So The Economist has gone Italian, as the Agnelli clan moves in on the 172-year-old magazine (or newspaper, as it likes to call itself). We can now look forward to recipes for agnolotti with grated truffles and bagna cauda - Turinese specialties both - in its pages. Whether it continues its longstanding and entirely laudable campaign against Silvio Berlusconi or keeps the current PM Renzi honest will be interesting to observe.
With the offloading of the FT a couple of weeks back to the Japanese outfit Nikkei this is another priceless Brit media gem - and there aren’t many of them about - that has fallen into foreign hands. Should this bother us? Quite frankly, if ITV went to an American cable operator, as is currently rumoured, you could hardly argue our national cultural heritage was being imperilled. If Putin or Robert Mugabe bought The Daily Express we should cheer. (The hacks who work there certainly would.) Our football teams of any value are mostly foreign-owned. And it makes me relieved that Chelsea with its pompous, female-doctor-bullying manager is owned by a Russian. They are less squeamish about this kind of behaviour.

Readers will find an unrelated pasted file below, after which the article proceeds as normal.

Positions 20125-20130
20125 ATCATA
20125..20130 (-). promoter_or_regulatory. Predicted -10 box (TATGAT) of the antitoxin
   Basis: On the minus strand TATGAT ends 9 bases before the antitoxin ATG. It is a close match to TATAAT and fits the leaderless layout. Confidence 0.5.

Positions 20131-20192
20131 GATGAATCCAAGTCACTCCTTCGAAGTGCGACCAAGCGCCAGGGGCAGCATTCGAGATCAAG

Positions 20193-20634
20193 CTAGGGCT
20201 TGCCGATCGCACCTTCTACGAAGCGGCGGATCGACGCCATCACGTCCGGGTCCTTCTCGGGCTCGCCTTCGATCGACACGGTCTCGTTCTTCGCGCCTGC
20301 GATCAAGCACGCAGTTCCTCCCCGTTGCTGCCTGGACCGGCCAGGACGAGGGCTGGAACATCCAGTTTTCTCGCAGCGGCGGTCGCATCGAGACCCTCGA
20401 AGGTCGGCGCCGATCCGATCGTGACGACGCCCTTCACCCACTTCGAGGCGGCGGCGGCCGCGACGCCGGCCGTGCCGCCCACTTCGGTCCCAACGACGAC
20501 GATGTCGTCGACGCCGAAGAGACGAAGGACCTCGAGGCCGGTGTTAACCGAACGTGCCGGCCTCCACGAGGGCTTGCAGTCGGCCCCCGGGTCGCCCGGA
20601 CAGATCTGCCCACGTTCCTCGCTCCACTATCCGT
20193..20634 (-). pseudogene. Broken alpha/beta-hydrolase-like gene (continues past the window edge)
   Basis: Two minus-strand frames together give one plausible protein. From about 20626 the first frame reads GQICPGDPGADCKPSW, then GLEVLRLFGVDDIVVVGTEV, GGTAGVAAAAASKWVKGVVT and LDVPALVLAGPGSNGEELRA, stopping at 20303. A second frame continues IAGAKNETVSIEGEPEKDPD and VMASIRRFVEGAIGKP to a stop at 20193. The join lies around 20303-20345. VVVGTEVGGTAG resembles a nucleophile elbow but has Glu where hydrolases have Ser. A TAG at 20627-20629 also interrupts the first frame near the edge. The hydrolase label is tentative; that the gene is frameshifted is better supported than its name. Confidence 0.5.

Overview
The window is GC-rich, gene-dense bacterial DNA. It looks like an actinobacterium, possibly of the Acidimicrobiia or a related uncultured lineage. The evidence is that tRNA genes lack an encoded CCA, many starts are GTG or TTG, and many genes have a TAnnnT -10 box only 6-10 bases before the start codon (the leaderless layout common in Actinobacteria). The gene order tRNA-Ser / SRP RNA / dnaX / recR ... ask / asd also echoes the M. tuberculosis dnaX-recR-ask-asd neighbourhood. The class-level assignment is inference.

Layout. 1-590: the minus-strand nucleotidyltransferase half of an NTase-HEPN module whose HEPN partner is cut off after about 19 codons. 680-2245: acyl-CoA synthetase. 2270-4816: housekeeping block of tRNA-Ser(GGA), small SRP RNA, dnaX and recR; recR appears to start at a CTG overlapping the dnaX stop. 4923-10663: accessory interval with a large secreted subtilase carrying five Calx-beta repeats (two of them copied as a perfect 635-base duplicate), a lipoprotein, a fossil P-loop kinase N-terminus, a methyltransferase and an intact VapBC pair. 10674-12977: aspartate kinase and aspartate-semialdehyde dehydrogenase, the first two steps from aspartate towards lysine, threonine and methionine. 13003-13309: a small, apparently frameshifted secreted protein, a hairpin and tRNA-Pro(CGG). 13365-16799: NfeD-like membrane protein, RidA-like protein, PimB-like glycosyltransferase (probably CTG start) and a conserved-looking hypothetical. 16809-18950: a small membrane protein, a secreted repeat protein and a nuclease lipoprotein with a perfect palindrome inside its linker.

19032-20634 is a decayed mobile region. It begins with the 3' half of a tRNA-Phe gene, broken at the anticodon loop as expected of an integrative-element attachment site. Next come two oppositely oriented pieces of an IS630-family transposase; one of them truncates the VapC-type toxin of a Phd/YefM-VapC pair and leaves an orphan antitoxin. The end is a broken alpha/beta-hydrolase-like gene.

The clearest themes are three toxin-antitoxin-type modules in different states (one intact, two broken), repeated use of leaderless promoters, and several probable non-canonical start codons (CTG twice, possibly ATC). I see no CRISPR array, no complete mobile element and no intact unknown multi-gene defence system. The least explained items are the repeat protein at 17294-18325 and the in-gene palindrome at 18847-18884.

John Elkann, the grandson of Gianni Agnelli and the current Fiat clan boss seriously coveted The Economist and he looks like a very smart operator. His father is a journalist. He’s been on the Fiat board since the age of 22. Not only does he have the alarmingly forceful and able Sergio Marchionne at the helm of Fiat, but in running Exor, the family’s private money pot, he is making many sensible buying and selling decisions. There’s a rather good piece including a rare intervew with him here.